Our new neighbor didn’t mean for his tidying to get out of hand. He had never burned brush before and thought he was being responsible by having a rake and hose at the ready and staying with the brush pile while it burned. If he missed a few key steps it wasn’t because he was thoughtless. He just had no idea what responsible brush burning looks like where a fire department isn’t just up the street.

For example, in parts of Wisconsin (including my area), the Department of Natural Resources requires burning permits except when the ground is completely covered with snow. So if at all possible, folks here burn their brush piles before we lose that snow cover. That way there’s little chance of a stray ember igniting dry material and getting a chance to spread. In some states, you might need to get a permit from your local fire department. Rules and regulations vary greatly in different regions. Oklahoma, for example, advises against winter burning because their snow normally melts so quickly it isn’t much inclined to keep the fire contained.

Here in northern Wisconsin, when the snow cover is gone the burn permit you need to get is free and available online. Since our new neighbor didn’t know he needed a permit, he also didn’t get the accompanying helpful information about how to burn safely (available in English, Spanish, Hmong, and Polish) or conditions and hazards, which the Wisconsin DNR updates daily. Interactive maps at the site show current wildland fires and prescribed burns and flag special burning restrictions. For example, in 2019 a devastating wind event called a derecho hit my area. So the increased fuel load on the ground still puts us at an elevated risk for wildland fires and special fire restrictions may apply.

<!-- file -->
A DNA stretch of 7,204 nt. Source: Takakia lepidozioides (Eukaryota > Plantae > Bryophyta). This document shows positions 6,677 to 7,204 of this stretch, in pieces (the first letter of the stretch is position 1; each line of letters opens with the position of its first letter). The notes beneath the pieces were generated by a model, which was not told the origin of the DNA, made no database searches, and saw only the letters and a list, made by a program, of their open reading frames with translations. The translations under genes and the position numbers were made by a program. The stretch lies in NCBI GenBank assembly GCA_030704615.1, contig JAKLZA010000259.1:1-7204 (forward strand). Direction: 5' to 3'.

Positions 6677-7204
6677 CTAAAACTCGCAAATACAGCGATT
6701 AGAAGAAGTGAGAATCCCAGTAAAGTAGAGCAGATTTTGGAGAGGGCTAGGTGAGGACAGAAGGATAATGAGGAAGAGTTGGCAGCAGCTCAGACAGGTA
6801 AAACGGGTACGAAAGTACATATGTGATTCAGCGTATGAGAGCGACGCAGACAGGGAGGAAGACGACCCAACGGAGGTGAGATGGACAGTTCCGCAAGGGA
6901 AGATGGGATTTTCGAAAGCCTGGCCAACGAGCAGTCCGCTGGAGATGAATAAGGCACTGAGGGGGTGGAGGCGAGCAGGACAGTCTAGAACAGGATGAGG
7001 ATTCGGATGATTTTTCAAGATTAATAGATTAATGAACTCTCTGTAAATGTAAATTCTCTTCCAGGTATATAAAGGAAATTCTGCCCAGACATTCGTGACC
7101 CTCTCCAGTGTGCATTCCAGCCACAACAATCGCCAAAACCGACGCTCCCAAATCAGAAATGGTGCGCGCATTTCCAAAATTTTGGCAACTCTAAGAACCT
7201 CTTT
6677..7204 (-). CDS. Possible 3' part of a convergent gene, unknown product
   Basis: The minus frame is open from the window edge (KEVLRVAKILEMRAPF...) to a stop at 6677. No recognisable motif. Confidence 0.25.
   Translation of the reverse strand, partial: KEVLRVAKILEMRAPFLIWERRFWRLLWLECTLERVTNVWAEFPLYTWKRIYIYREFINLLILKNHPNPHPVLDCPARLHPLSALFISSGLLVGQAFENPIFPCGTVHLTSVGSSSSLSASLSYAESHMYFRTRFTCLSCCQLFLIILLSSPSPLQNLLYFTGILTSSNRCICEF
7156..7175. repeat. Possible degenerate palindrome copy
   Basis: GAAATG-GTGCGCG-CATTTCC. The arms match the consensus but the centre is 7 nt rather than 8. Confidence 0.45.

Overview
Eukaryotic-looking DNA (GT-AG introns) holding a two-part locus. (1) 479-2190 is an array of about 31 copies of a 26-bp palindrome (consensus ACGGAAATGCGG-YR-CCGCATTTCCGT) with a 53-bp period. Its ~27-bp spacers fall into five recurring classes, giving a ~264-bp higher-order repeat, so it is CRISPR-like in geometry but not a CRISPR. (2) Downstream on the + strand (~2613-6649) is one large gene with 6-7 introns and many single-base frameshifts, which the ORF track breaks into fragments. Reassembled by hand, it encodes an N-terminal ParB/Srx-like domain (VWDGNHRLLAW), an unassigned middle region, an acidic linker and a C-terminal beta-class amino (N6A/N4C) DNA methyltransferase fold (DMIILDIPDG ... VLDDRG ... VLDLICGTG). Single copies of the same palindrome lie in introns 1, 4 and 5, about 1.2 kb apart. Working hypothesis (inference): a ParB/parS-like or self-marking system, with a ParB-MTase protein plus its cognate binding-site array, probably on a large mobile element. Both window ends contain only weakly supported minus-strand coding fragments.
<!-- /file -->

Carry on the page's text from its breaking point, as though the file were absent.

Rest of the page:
(Photo by Donna Kallner)

Our new neighbor was just south of the blowdown area covered by those special burning restrictions. I assume that worked in his favor with the responding DNR officer, along with his genuine remorse and the fact that he called 911 sooner rather than later. It definitely didn’t hurt that he wasn’t burning other materials besides yard waste. 

Burning other materials was common in rural areas when I was younger. Farmers used to throw an old tire on a big brush pile to help it burn completely after lighting it with some accelerant that should only be used by a trained pyrotechnician. Hopefully, they used equipment not available to everyone to scrape a large area surrounding the pile down to bare soil before throwing a match. We thought we smelled burning tire once last year only it was probably a meth lab operator burning evidence in an outdoor fire pit. 

Our fire department has responded to many a “brush fire” being used to dispose of building or demolition materials and other trash that’s not permitted. Sometimes you can tell from a mile away by the color of the smoke what’s in that fire. Good luck trying to fool the DNR. Instead, I suggest showing respectful remorse along with your burn permit and the reasonable precautions taken before burning.